African American Voters

Klu Klux Klan Broadside, n.d.

Klu Klux Klan Broadside, n.d.

The struggle of African Americans to gain voting rights may be the hardest and longest in the nation's history.

Black men were granted the right to vote in 1870 after the passing of the 15th Amendment, but the reality they faced at the polls made participation in the political process difficult if not impossible. In many states, Jim Crow laws and the Klu Klux Klan sprang up to limit the rights and freedoms of African Americans.

Barriers to Voting After the Civil War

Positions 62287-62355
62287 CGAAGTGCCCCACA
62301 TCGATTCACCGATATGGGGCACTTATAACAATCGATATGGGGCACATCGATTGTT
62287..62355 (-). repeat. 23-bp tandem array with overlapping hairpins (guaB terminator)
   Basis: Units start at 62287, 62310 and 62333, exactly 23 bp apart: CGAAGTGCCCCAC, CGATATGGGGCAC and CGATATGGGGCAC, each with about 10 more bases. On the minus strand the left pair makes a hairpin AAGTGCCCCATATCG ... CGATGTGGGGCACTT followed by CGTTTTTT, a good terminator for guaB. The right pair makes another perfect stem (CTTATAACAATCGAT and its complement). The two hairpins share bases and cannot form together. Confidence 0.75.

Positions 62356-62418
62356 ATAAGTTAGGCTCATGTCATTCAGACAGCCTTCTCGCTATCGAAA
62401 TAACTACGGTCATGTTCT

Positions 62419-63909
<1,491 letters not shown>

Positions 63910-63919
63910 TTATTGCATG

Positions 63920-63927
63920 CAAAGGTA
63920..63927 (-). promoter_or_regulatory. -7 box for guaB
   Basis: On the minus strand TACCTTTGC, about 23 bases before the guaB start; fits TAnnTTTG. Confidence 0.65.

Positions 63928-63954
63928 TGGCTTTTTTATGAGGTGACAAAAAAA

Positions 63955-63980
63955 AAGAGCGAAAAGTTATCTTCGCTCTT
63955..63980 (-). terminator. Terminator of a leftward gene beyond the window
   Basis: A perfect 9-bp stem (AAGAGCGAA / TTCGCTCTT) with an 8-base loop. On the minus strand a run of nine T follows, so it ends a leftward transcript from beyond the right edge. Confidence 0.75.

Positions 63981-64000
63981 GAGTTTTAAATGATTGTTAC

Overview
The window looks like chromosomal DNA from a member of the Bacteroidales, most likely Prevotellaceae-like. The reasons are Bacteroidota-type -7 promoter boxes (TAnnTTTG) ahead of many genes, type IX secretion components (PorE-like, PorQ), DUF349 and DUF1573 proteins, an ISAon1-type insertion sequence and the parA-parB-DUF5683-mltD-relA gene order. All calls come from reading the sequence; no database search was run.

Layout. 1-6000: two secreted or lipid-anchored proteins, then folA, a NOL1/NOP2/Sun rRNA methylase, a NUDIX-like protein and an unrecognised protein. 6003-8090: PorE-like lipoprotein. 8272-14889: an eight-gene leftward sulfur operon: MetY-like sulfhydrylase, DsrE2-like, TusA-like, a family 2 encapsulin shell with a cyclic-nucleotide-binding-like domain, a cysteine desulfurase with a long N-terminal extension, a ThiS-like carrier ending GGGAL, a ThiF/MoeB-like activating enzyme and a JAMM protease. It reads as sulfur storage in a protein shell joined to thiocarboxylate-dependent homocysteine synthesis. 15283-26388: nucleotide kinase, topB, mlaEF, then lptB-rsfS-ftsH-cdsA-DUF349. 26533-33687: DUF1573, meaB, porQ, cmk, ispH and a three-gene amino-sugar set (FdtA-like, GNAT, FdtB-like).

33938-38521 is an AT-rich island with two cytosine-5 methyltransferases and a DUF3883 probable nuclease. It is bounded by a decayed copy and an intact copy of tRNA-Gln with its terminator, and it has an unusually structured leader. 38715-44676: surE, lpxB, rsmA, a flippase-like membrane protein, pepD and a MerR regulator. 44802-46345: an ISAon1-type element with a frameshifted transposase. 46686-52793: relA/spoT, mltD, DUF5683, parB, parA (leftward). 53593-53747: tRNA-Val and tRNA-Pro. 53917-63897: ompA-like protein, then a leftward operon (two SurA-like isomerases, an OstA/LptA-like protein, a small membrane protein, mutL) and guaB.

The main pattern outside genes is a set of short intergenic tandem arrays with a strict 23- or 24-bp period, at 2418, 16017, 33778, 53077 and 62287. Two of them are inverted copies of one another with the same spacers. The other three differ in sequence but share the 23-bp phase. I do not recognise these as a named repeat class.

• White Primaries: In some states party primaries were only open to white voters, excluding Black voters from deciding who would be on general election tickets
  • Grandfather Clauses: Some states required voters to prove that their ancestors had the right to vote before the Civil War, which effectively barred all former enslaved people from the polls
  • Poll Taxes and Literacy Tests: Other measures were put in place to disenfranchise poor or undereducated communities, including tests to prove the ability to read and write and fees in order to vote
  • Threats and Violence: African Americans, particularly in the South, faced terrorism and lynching from groups such as the Klu Klux Klan

The 1965 Voting Rights Act made these blatant attempts to suppress Black voters illegal, but barriers to voting for underprivileged groups in America still exist today.